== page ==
allow: only accept entries that have this word in description, for example "liked" to get only likes or "uploaded" to get only uploads,
disallow: don't allow entries that have this word in description, for example "commented" to filter out commenting activity.

So at minimum you just have to change the user parameter value from "mspotilas" to any youtube user name you want (it does not have to be yours, try for example "NBC"). In my YABTB demo blog, to show what can be done with CSS styles, I also changed background colors, adjusted font sizes and margins, changed thumbnail to right side, changed thumbnail proportions (size), and hid the footer (powered by and get this), like this:

There is also a YouTube RSS feed, but... YouTube gdata feed for YouTube channel includes only uploads. No likes, favourites, comments, etc. Link to YouTube user's RSS feed of uploads is:

For example my YouTube channel's RSS feed is:

This is my very first Yahoo Pipe, so the implementation might be a bit clumsy. But it works, at least in my tests. :) You can clone the pipe and modify it according to your needs, or use this pipe if it suits you as is. If you like it, or find some bugs or something to improve, please tell me.

Update May 20th: I found out that Opera browser is not supported by Yahoo! Pipes. :( I think I could make a gadget for the pipe which would work in Opera, too, but I'm not sure if I will. About 3 % of my blog's viewers do use Opera.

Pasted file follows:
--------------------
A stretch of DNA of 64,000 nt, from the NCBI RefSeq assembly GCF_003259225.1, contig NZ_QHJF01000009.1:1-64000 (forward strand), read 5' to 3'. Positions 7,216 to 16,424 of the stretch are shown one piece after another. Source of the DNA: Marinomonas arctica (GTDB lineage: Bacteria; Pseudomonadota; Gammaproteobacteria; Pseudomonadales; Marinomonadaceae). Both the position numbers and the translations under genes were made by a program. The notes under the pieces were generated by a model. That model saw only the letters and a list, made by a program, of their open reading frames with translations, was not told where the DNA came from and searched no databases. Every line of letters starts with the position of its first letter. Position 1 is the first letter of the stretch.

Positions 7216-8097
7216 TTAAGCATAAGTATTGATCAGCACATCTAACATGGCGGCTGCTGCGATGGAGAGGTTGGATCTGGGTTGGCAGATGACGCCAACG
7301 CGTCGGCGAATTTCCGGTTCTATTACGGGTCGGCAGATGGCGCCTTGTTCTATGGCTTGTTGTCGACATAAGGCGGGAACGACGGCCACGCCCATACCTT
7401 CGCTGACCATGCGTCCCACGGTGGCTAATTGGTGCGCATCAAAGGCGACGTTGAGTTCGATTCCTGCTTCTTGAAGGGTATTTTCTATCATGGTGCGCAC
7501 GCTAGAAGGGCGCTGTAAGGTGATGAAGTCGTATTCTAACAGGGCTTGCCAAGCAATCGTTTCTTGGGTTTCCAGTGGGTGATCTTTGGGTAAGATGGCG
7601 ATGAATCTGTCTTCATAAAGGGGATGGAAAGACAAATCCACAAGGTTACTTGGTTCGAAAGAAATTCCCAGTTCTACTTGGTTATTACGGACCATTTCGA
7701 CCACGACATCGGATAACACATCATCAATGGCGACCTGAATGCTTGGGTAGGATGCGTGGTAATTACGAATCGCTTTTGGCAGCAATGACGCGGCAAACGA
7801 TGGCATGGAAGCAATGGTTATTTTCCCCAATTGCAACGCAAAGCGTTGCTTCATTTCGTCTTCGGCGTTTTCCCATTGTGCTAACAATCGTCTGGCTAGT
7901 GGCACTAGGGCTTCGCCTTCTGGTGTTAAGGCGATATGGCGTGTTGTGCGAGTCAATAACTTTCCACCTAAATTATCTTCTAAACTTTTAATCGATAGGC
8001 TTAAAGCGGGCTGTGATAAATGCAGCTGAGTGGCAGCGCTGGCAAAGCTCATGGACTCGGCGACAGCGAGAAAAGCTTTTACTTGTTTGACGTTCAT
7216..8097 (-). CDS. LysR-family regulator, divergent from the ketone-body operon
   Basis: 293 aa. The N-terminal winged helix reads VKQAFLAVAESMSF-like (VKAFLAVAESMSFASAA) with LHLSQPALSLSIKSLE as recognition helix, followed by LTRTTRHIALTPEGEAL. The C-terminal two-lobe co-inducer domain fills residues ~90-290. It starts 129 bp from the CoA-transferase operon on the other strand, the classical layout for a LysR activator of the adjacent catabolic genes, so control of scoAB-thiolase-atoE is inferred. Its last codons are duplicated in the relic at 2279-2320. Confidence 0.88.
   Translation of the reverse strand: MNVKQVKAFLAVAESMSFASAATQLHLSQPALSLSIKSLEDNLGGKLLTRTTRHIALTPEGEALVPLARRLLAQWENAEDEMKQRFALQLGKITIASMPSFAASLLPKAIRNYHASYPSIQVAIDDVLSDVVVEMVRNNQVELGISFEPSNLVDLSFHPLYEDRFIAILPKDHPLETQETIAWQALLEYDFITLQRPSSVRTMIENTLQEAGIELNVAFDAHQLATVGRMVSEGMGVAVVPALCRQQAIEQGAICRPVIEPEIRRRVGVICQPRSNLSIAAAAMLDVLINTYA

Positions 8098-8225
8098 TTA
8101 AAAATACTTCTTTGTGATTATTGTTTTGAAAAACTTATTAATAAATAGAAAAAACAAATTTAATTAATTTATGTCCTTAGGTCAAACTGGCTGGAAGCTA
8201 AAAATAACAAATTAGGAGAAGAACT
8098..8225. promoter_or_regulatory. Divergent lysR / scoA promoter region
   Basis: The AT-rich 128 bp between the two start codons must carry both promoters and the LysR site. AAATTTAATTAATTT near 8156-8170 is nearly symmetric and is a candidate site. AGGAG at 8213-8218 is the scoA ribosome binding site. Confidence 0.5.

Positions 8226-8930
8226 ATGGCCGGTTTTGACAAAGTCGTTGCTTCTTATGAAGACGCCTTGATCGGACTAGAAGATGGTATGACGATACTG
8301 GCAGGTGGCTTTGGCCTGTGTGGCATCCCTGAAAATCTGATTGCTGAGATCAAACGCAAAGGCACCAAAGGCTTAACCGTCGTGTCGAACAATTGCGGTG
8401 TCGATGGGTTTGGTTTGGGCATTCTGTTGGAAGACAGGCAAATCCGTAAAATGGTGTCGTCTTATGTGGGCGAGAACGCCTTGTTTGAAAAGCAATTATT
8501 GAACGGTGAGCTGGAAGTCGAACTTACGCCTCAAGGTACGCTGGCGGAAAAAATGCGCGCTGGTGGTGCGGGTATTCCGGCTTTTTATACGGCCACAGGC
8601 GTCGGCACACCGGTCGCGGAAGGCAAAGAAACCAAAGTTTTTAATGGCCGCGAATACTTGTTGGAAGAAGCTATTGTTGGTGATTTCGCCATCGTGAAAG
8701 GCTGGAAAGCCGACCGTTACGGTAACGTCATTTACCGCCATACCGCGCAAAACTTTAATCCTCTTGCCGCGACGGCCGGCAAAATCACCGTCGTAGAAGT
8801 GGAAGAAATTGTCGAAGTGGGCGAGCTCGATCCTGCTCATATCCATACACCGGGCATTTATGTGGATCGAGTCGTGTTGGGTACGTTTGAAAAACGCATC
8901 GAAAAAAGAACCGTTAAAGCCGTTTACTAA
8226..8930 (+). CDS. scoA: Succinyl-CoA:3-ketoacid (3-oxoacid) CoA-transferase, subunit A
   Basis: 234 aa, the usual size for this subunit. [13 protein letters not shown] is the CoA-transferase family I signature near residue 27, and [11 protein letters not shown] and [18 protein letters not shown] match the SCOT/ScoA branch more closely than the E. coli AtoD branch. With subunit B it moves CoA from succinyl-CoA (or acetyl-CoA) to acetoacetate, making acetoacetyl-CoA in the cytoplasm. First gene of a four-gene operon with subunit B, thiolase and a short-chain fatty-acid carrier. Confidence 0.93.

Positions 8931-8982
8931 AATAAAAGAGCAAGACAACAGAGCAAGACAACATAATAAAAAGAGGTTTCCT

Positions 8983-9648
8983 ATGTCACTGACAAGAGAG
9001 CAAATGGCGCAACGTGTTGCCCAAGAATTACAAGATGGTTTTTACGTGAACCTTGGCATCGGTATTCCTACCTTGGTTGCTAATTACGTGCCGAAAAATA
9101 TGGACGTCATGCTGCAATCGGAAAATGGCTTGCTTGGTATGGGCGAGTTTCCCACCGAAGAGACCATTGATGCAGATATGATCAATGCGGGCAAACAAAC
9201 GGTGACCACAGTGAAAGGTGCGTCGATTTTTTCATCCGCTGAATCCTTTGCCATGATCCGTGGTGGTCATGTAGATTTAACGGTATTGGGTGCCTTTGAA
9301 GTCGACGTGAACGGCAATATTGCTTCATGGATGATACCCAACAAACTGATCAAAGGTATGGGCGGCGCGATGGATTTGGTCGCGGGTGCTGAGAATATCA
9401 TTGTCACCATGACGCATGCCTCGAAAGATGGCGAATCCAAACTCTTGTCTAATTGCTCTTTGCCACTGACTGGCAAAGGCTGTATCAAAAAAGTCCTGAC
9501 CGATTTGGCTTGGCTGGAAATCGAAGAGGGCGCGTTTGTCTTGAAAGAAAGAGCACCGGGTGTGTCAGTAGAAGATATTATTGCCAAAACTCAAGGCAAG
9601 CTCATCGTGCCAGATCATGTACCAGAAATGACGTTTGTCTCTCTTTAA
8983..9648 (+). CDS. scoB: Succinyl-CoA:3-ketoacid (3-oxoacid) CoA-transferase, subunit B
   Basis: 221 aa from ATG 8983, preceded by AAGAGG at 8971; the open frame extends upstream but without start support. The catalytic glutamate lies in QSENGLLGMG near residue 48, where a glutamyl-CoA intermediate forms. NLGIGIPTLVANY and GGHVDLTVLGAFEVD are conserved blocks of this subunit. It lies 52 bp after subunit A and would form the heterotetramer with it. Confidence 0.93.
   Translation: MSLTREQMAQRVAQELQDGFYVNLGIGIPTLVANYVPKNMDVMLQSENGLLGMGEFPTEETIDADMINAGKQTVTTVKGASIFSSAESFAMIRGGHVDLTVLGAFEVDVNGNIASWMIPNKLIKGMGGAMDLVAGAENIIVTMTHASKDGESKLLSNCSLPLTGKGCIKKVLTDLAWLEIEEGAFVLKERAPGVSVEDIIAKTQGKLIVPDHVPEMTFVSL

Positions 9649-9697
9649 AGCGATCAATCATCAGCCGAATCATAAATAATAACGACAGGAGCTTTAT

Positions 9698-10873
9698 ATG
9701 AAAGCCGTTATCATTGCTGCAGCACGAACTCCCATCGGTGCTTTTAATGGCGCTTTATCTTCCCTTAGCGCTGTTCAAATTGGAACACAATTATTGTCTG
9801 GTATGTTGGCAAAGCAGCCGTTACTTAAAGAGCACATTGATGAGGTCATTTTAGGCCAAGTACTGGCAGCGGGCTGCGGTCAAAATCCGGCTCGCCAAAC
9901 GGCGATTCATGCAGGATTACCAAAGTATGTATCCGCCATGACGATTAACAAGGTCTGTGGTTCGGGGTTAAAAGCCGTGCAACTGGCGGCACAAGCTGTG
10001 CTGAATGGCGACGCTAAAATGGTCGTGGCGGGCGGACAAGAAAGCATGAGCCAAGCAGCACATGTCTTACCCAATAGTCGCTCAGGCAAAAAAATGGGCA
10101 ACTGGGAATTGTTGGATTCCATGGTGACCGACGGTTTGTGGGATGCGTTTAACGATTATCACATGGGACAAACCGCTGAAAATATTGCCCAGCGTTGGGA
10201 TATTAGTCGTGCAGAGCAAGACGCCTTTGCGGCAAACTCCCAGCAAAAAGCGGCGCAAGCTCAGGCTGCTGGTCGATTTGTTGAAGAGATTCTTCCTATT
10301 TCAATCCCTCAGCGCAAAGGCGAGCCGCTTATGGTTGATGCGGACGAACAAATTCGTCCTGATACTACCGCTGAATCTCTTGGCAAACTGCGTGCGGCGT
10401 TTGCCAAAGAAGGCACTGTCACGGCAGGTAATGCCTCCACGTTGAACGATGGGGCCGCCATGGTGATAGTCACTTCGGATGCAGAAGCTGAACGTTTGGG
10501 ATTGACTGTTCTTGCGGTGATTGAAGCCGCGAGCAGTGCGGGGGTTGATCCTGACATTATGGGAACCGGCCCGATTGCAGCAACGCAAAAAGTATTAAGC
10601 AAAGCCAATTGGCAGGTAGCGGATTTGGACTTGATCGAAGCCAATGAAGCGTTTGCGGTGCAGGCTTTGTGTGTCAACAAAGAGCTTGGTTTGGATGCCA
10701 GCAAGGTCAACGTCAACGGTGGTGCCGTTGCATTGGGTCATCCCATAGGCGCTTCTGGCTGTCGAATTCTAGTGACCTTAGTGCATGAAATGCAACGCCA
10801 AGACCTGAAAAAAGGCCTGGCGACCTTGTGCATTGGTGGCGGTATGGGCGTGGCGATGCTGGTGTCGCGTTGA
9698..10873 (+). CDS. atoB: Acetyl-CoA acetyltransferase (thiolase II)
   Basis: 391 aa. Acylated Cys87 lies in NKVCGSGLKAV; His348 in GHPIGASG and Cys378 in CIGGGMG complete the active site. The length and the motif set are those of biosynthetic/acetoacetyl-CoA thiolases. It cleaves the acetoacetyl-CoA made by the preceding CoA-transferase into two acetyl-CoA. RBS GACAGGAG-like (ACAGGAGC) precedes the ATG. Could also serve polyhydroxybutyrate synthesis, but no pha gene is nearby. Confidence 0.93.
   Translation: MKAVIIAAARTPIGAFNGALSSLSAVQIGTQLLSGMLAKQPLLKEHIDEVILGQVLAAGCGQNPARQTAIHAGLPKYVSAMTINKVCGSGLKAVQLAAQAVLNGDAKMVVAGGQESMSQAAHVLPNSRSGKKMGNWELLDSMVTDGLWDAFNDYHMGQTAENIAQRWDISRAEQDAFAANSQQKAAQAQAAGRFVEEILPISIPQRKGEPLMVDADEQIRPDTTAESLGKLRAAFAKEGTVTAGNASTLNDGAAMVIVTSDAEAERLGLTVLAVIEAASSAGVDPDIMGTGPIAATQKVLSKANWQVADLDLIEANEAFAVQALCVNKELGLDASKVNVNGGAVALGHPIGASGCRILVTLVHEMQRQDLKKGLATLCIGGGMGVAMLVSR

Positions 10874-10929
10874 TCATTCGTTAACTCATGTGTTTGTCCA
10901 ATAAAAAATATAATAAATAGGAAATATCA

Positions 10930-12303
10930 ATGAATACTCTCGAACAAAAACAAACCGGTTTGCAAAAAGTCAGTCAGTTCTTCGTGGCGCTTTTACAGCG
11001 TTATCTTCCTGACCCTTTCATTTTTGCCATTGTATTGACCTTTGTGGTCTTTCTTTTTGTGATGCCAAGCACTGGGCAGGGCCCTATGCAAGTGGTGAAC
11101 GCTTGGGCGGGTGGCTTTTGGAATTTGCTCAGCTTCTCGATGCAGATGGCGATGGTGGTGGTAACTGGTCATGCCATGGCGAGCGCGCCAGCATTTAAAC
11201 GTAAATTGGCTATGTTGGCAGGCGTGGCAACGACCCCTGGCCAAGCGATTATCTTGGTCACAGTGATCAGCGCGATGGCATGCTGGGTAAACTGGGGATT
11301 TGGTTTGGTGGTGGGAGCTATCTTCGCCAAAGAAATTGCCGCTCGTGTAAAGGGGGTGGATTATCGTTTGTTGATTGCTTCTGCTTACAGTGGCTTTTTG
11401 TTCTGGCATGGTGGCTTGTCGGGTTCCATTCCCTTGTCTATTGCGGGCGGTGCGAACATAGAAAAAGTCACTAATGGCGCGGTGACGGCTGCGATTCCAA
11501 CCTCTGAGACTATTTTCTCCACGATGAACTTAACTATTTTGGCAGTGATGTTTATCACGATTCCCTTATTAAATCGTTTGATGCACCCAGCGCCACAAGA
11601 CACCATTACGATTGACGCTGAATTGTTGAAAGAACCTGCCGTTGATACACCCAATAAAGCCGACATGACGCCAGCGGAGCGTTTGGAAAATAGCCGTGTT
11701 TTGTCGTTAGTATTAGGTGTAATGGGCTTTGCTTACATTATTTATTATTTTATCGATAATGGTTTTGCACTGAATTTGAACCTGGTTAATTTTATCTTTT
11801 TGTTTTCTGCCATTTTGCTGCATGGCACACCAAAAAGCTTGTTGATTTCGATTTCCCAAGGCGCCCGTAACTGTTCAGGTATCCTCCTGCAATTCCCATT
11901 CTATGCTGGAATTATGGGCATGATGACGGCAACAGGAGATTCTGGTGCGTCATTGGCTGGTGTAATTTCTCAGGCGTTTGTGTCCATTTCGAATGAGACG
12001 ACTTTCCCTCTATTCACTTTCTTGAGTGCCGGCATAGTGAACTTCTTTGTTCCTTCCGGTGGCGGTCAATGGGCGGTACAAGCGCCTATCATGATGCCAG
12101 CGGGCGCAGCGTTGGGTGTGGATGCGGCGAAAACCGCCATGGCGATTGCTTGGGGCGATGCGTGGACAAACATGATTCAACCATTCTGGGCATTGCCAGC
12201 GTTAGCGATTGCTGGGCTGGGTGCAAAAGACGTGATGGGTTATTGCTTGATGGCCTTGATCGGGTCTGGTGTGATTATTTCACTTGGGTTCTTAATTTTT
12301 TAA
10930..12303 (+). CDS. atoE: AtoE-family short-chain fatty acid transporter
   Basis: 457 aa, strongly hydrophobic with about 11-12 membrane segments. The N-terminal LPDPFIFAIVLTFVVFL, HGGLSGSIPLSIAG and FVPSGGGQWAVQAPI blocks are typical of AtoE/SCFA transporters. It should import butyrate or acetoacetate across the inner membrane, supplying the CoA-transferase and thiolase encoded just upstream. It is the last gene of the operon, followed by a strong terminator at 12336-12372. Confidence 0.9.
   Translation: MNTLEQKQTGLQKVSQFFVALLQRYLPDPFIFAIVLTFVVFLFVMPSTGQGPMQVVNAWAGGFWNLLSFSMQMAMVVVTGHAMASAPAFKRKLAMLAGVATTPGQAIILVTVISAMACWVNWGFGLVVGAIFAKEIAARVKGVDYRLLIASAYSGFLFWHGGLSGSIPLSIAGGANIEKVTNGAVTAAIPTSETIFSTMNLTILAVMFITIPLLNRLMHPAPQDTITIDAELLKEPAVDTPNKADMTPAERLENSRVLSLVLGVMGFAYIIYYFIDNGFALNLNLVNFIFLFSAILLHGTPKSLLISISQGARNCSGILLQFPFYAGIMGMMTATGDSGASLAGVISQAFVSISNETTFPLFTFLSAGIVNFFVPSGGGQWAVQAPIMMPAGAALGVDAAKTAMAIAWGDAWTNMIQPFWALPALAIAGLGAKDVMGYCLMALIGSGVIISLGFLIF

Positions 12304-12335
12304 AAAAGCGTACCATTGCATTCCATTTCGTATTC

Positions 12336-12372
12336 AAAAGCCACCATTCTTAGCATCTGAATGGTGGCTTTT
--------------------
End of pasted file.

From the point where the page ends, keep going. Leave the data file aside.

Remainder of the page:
Update May 21th: Here's the gadget I made, works with Opera, too.

Wednesday, May 2, 2012


Top Commentators Gadget with avatars

I had a request of this gadget in one blog comment. There are some top commentators gadgets around, most relying on a Yahoo pipe. I knew it can be done with just javascript, with no pipes. Demo: it is installed on this blog, look at the right sidebar. Hope you like it. :)


You can configure the maximum number of top commentators, and minimum number of comments one must have to get on the list (to weed out the 1 comment commentators, if wanted, for example). Own nick and a list of other nicks (for example "Anonymous") can be excluded from the list. Output strings can be translated.

The Script, installing

Add a HTML/Javascript gadget to your blog, and paste the following code into it.